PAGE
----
Poor customer service is among the primary complaints customers have when dealing with
companies of all sizes. And it’s far from just an annoyance. Some customers will stop patronizing a company completely after a poor customer service experience. Wondering what’s most likely to go wrong? Here are 5 of the main things likely to go wrong with your customer service:
- Customers cannot reach a live person when they’re in need of help. Undoubtedly, automated phone systems make routing calls and sharing information easier, but customers tend to hate them when they feel the need for human help. In fact, according to a Consumer Reports survey, more than 70 percent of respondents feel very annoyed when they cannot reach an actual person.
- Your customer service reps lack customer service skills. You really want your most conscientious and personable people in this position. You’ll lose customers quickly if your reps sound bored, disinterested, or uniformed. Even worse is the rude customer service rep, and these days, it seems many companies have them on board.
- Your customer service staff lacks training. When customers contact your company, they expect to reach someone who can help them with their issues, who understands what they are talking about, and who has the authority to make decisions or take action. Customers become frustrated when they must wait long periods of time for customer service reps to figure things out (often by going to other company employees for the information they should have readily at hand) or worse, provide incorrect information. Then there is the customer service rep who makes promises he can’t keep. When the customer attempts to follow up, he’s told the original rep was wrong or the solution originally provided is against company policy.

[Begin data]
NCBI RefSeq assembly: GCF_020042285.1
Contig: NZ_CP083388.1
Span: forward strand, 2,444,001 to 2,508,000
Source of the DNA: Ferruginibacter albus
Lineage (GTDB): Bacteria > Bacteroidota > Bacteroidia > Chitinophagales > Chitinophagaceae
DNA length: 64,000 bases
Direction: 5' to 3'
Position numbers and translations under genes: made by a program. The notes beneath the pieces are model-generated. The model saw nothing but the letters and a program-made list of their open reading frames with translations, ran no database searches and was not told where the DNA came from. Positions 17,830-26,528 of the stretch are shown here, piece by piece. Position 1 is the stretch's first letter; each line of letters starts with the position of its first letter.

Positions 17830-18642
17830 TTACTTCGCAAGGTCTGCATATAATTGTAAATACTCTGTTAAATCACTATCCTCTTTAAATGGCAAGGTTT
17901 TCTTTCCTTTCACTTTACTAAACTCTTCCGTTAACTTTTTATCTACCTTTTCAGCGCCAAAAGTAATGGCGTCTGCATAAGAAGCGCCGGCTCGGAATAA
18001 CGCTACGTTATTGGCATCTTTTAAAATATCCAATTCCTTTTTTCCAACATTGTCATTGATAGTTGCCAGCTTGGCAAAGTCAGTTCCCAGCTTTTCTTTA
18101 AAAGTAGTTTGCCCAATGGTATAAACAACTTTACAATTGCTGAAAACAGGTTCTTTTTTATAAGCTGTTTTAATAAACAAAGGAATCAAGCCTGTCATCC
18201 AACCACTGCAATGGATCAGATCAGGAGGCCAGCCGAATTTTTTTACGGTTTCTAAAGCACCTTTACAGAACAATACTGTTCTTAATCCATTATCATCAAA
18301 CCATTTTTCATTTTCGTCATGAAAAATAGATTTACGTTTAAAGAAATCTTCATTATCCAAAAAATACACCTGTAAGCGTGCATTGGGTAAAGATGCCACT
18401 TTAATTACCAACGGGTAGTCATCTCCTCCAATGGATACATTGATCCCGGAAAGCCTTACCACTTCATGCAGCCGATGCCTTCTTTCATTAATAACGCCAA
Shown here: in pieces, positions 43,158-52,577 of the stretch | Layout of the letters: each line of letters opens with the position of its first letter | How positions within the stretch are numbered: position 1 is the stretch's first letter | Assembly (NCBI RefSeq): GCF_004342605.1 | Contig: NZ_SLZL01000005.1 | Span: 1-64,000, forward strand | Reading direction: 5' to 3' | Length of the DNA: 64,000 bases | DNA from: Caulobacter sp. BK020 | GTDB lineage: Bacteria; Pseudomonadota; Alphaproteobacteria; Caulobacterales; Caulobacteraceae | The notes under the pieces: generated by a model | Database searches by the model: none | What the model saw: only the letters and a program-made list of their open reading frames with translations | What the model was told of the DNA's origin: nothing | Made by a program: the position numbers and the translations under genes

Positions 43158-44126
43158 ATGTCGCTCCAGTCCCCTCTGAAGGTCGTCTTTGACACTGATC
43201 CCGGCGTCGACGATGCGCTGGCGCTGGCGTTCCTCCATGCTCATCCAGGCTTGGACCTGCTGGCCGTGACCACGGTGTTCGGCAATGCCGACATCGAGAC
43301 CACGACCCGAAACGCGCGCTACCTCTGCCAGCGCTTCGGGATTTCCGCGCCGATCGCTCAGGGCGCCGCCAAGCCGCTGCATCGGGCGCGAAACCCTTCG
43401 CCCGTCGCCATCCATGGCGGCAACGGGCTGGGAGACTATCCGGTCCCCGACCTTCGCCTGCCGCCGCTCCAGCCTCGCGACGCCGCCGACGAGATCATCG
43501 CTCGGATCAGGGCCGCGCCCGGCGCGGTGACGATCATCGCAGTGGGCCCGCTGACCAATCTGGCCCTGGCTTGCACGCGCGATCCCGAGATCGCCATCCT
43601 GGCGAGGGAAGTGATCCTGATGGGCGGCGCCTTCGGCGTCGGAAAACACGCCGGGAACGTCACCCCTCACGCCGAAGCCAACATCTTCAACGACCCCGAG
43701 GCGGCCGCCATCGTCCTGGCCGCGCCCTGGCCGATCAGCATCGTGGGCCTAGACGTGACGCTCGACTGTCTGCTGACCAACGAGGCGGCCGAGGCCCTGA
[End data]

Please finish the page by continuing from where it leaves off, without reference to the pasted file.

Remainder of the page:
- Your reps don’t fully understand your products or services. No matter how personable and efficient a customer service rep may seem, he won’t do your business justice if he doesn’t understand your products and services and how they are supposed to work. Before communicating with customers, your rep should be well trained and understand how your offerings work and what might go wrong with them. Only then can he or she provide your customers with reliable help.
- You don’t track and monitor customer service contact. How can you hope to improve your services and keep your customers satisfied if you have no idea why they’re contacting you, what type of help they need, which solutions your reps have provided, and how content your customers were with the results of their contact. You need a system in place for monitoring customer service contact and results, so you can evaluate the effectiveness of your company’s reps and policies and make changes when necessary.
What steps are you taking to improve your company’s customer service in 2013? Share with us!